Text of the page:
THE SUPREME COURT has refused to hear the appeal of Jacqueline Jarrett, the Illinois woman who lost custody of her three children solely because she was living with her boyfriend. Walter Jarrett, the children's father, went to court claiming that his former wife was violating Illinois' antifornication statute and that his children were being brought up in an immoral atmosphere. He found a judge who agreed with him and won custody. The children, it is worth noting, were never asked where they wanted to live, nor were they ever interviewed to establish what harmful effects their home life might be having on them.
Yet, with virtually no information about the Jarrett-boyfriend household, the Illinois Supreme Court upheld the lower court judge's decision and reached the conclusion that Mrs. Jarrett's violation of the Illinois antifornication statute showed a "disregard for existing standards of conduct [that] instructs her children, by example, that they, too, may ignore them . . . and could well encourage the children to engage in similar activity in the future."
And this is the thinking that the U.S. Supreme Court let stand by a 6-3 decision handed down Monday. Since an estimated 1.1 million people are living together out of wedlock these days, and an estimated 25 percent or more of these households include children, the impact of the court's action should be heard throughout the land. Is it really as bad as it sounds?
Leonard L. Loeb, past chairman of the American Bar Association's family law section, sees the court's action first as a signal that it will be more and more reluctant to review the many custody issues that are coming before it from the 50 state courts. "I have a feeling what they're saying is we are not going to second-guess the law of the 50 states. We may disagree with the conclusions the states came to as far as awards of custody, but those are state court issues and we are not going to review them in the Supreme Court or in the federal courts."
But the state trends, he points out, have been to award custody on the basis of who the courts think would be the better parent. "There are states where custody has been awarded to a mother living with someone and cases where a father has been living with someone as well. They've gotten custody.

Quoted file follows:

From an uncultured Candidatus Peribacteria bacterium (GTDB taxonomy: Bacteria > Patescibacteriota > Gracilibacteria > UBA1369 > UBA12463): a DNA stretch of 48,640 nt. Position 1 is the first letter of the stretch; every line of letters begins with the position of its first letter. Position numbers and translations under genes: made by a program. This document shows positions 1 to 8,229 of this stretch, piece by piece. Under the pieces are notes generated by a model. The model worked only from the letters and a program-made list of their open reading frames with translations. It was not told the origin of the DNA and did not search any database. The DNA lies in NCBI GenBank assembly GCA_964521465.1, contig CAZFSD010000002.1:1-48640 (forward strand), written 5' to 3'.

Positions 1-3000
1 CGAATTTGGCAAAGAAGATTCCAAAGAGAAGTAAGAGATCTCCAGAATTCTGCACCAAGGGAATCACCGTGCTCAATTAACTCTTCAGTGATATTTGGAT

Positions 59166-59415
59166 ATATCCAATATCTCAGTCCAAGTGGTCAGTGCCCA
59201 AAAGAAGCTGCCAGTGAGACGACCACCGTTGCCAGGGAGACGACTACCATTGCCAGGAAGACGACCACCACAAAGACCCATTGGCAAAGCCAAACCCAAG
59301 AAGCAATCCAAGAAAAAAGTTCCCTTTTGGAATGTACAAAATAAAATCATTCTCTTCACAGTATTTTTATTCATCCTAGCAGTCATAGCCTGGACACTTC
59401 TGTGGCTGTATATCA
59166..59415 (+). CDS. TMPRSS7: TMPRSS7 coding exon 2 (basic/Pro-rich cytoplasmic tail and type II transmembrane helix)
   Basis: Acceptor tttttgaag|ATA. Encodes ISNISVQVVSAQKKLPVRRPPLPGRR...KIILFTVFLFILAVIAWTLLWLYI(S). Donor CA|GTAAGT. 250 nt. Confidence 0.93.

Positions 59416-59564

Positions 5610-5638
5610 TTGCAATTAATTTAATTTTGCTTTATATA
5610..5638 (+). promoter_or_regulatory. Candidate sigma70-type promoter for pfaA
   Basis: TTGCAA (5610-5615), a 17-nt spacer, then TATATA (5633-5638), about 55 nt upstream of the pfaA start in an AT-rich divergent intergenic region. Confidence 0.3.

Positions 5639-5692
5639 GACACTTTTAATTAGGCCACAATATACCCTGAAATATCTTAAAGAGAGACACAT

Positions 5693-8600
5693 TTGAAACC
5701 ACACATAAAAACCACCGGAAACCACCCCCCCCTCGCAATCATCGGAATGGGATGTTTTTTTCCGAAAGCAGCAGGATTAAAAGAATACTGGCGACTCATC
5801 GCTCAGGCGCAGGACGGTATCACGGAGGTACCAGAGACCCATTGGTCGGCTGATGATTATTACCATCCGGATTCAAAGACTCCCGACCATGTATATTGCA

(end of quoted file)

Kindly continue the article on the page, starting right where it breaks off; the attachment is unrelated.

"Ten or 15 years ago, the moral behavior of the parent was a prime consideration in the award of custody, and an 'immoral mother' in a custody dispute would not have gotten custody. What is happening is that new concepts are evolving where morality is one of the factors to be considered rather than the factor. So the [Supreme Court] decision is not a shocking decision, just a conservative decision consistent with the law of the land as it was 12 or 15 years ago.
"If things go on the way they are, I think the Jarrett decision will be an unusual state court decision. There are very few decisions we're hearing about now based on the morality of the parties. Now, as opposed to five or six years ago, I think a lesbian mother can make a pretty good case in most state courts.
"This Jarrett case is another landmark in the road highlighting the changes that are taking place in our society. Twenty years ago that decision wouldn't even have been noteworthy. Today it is newsworthy and important because our society is changing, and a substantial number of our society are outraged at the decision. Whether it's right or wrong, I know it's not the last word.
"I would say that if the people of Illinois are offended by that decision of the court, that isn't the end of the story. They can tell their legislators that you cannot discriminate in the award of children according to the life style of the parents, that they have to consider all factors." A number of state legislators, such as Wisconsin, have passed laws mandating that custody awards cannot discriminate on the basis of sex but must be determined on the basis of the best interest of the child. And, Loeb points out, legislatures were responsive to popular pressure when they passed no-fault divorce laws.
Despite all the custody fights we've been hearing about, such as the controversial Jarrett case, most adults adjust relatively well to divorce, says Loeb, who makes his living as a divorce lawyer. But he puts down in the most absolute terms the popular folk wisdom that when a marriage is on the rocks, you can divorce for the sake of the children.
"When it comes to the minor children of divorce," he says, "they pay the price. To a child, it's like cutting off a leg. Almost any two parents are better than one." The trend in custody disputes, Jarrett excepted, may indeed be to determine what is in the best interest of the child, but if people are so interested in that, Loeb has come to a conclusion based on studies he has read and families he has seen that parents might want to add to their considerations.
"Divorce," he believes, "is against the best interests of the overwhelming number of children who are involved."